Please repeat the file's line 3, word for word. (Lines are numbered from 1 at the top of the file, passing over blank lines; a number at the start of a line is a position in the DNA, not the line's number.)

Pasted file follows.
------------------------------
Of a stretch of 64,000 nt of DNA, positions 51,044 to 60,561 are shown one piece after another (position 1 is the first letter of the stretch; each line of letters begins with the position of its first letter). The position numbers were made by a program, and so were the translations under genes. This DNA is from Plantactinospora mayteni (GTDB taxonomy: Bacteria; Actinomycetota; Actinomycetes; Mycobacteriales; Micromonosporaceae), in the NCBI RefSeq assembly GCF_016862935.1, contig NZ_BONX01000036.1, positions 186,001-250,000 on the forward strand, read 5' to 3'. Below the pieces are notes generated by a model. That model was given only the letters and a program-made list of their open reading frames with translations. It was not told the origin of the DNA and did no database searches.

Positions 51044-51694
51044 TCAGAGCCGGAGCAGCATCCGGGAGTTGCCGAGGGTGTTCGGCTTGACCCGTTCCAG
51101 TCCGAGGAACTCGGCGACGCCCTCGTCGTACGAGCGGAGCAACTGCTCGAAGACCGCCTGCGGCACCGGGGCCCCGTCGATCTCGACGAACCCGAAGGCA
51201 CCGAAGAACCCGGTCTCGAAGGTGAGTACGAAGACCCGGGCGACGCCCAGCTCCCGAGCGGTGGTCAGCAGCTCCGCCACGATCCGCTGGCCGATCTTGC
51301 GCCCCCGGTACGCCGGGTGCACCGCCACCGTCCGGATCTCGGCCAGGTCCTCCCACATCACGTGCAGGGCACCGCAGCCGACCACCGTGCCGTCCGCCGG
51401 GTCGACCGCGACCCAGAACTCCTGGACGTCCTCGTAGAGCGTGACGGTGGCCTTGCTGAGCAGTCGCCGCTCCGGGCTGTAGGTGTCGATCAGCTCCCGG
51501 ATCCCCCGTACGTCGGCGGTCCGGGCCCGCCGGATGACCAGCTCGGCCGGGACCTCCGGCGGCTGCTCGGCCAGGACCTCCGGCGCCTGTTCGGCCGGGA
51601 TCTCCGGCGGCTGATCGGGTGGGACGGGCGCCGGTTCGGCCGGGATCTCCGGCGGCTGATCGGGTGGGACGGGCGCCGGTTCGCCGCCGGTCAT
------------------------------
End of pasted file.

51044 TCAGAGCCGGAGCAGCATCCGGGAGTTGCCGAGGGTGTTCGGCTTGACCCGTTCCAG